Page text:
Wind Who Makes All Winds That Blow
- Text Copyright
- © Oxford University Press Inc., 1986, assigned to Oxford University Press 2010, reproduced by permission
- Tune Copyright
- Public Domain
- Reprint/Projection Information
- Words: Permitted with a license from CCLI.com or from OneLicense.net. If you do not own one of these licenses, please contact the copyright holder for permission.
- Music: The Music is in the Public Domain; you do not need permission to project or reprint the Music.
Further Reflections on Scripture References
This hymn captures two forceful images used in Acts 2:1-4: the Holy Spirit is the wind or breath of God that stirs up the church (st. 1), and the Spirit is the fire of God that guides the church (st. 2). The entire hymn is a prayer that the Spirit will “breathe and blow” upon us to enable us to be more faithful and forceful in our Christian testimony to the world (st. 3).
Sing! A New Creation
Confessions and Statements of Faith References
- Heidelberg Catechism, Lord’s Day 29, Q&A 53
- Our World Belongs to God, Paragraphs 28, 29, 30
- Our Song of Hope, Stanzas 6, 7, 16, 17, 20
Further Reflections on Confessions and Statements of Faith References
It is difficult to isolate certain confessional themes in each song about the Holy Spirit. Rather, there are several themes that are woven together in nearly all of these songs. The Holy Spirit is identified as one with the Father and the Son in the Holy Trinity; we plead for the coming and indwelling of the Spirit in our lives; the Spirit’s work is evident in creation and in God’s people throughout redemptive history; the Spirit calls and empowers the church for mission; and the Spirit is the source of power, fruit, and hope. These themes are expressed in confessional statements such as these:
Heidelberg Catechism, Lord’s Day 20, Question and Answer 53 testifies, “…the Spirit, with the Father and the Son, is eternal God.” In addition, the Spirit “makes me share in Christ and all his benefits, comforts me, and will remain with me forever.”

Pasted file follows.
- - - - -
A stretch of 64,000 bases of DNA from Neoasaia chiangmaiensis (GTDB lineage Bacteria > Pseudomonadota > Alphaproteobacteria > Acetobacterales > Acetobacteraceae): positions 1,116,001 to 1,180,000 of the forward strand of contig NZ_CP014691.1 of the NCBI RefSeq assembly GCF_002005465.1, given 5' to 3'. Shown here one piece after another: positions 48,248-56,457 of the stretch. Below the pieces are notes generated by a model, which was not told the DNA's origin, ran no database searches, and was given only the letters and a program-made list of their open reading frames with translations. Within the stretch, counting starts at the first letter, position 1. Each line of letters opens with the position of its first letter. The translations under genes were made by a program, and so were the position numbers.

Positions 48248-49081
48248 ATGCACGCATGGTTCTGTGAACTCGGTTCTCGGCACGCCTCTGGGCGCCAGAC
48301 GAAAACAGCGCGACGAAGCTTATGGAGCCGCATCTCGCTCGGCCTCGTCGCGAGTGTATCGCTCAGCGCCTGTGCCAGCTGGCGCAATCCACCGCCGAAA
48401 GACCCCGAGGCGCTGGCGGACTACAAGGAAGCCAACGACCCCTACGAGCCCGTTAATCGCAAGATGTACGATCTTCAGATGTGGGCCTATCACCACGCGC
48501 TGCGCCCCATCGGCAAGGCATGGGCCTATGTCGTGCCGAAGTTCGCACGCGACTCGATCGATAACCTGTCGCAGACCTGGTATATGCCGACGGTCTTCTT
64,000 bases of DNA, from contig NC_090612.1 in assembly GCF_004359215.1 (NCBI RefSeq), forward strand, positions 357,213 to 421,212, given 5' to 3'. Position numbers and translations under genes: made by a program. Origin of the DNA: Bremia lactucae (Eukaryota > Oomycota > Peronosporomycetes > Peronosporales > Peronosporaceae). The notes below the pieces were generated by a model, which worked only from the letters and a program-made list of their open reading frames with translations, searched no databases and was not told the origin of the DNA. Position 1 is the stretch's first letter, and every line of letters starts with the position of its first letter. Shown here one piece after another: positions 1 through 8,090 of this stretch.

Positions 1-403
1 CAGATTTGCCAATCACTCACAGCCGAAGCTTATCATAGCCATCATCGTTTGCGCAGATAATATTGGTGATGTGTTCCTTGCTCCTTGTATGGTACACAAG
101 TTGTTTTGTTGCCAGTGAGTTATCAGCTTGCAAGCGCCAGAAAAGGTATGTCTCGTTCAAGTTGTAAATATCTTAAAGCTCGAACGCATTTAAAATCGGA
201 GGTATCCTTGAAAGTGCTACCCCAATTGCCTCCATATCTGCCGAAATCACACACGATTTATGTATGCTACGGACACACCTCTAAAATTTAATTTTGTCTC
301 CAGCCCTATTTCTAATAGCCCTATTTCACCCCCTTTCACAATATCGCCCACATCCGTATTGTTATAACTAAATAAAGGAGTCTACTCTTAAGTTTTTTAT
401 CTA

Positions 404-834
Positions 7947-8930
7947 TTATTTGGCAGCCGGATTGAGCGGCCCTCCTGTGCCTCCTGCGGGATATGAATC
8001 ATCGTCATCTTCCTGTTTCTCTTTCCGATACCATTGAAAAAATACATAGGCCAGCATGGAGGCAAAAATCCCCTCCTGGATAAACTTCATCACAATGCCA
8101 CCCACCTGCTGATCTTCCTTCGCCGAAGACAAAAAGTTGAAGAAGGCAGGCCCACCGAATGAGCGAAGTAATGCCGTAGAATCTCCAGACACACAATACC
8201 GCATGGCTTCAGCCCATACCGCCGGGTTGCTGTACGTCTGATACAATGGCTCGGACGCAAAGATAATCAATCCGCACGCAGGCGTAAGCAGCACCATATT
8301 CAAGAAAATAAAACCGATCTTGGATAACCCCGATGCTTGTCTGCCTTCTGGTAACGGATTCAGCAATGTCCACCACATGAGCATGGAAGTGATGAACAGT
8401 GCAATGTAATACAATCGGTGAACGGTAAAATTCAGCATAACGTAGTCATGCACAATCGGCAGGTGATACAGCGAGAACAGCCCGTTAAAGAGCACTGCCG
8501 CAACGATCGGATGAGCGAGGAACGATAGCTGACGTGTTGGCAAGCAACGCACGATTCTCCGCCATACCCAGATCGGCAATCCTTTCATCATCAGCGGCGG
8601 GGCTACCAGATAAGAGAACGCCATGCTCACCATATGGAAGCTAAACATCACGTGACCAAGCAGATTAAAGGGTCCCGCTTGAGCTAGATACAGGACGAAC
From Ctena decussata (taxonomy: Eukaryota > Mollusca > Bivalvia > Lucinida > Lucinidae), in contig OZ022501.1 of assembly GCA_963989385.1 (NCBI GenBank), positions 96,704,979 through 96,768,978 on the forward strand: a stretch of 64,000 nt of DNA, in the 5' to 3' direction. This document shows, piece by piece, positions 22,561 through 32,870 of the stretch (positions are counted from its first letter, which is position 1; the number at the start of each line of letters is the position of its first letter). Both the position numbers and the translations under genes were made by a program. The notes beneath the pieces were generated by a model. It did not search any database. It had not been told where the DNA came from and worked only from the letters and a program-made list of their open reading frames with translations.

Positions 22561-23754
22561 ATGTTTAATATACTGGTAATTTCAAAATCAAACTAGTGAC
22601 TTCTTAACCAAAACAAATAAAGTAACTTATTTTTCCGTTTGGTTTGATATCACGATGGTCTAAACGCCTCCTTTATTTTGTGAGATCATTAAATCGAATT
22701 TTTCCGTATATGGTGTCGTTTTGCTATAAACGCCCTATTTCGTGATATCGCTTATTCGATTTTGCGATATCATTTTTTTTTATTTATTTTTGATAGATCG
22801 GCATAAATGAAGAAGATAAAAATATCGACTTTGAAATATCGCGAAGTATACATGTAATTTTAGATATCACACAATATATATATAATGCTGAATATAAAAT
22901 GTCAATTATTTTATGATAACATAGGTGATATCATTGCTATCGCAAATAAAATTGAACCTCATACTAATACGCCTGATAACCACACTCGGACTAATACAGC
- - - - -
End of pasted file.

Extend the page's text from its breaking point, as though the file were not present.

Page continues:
Our World Belongs to God has helpful references to these multiple themes of the Spirit’s work and ministry.
- “Jesus becomes the baptizer, drenching his followers with the Spirit, creating a new community where Father, Son and Spirit make their home” (paragraph 28)
- “The Spirit renews our hearts and moves us to faith… stands by us in our need and makes our obedience fresh and vibrant” (paragraph 29).
- “God the Spirit lavishes gifts on the church in astonishing variety…equipping each member to build up the body of Christ and to serve our neighbors.”
“The Spirit gathers people from every tongue, tribe and nation into the unity of the body of Christ” (paragraph 30).
“Men and women, impelled by the Spirit go next door and far away…pointing to the reign of God with what they do and say” (paragraph 30).
- Our Song of Hope also contributes very clearly regarding the Spirit’s work:
“The Holy Spirit speaks through the Scriptures…has inspired Greek and Hebrew words, setting God’s truth in human language, placing God’s teaching in ancient culture, proclaiming the Gospel in the history of the world” (stanza 6).
“The Holy Spirit speaks through the church, measuring its words by the canonical Scriptures…has spoken in the ancient creeds, and in the confessions of the Reformation” (stanza 7).
- “The Spirit sends [the church] out in ministry to preach good news to the poor, righteousness to the nations, and peace among all people” (stanza 16).
- “The Holy Spirit builds one church, united in one Lord and one hope, with one ministry around one table” (stanza 17).
- The Spirit calls all believers in Jesus to respond in worship together, to accept all the gifts from the Spirit, to learn from each other’s traditions, to make unity visible on earth” (stanza 17).
“…The Spirit works at the ends of the world before the church has there spoken a word” (stanza 20).